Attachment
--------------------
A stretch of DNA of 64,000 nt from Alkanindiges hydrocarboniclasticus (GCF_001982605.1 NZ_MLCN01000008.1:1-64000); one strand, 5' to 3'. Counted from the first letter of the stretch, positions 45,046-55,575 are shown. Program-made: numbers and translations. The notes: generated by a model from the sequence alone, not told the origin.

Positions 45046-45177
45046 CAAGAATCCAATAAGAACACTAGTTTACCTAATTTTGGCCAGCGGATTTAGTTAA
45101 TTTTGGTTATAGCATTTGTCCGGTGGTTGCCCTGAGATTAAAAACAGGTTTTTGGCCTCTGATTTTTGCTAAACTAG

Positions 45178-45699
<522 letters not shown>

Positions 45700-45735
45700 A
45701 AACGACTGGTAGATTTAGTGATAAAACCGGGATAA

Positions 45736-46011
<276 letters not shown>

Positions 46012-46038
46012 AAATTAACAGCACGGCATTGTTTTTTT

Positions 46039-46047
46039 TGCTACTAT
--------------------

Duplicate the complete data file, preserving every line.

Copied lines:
A stretch of DNA of 64,000 nt from Alkanindiges hydrocarboniclasticus (GCF_001982605.1 NZ_MLCN01000008.1:1-64000); one strand, 5' to 3'. Counted from the first letter of the stretch, positions 45,046-55,575 are shown. Program-made: numbers and translations. The notes: generated by a model from the sequence alone, not told the origin.

Positions 45046-45177
45046 CAAGAATCCAATAAGAACACTAGTTTACCTAATTTTGGCCAGCGGATTTAGTTAA
45101 TTTTGGTTATAGCATTTGTCCGGTGGTTGCCCTGAGATTAAAAACAGGTTTTTGGCCTCTGATTTTTGCTAAACTAG

Positions 45178-45699
<522 letters not shown>

Positions 45700-45735
45700 A
45701 AACGACTGGTAGATTTAGTGATAAAACCGGGATAA

Positions 45736-46011
<276 letters not shown>

Positions 46012-46038
46012 AAATTAACAGCACGGCATTGTTTTTTT

Positions 46039-46047
46039 TGCTACTAT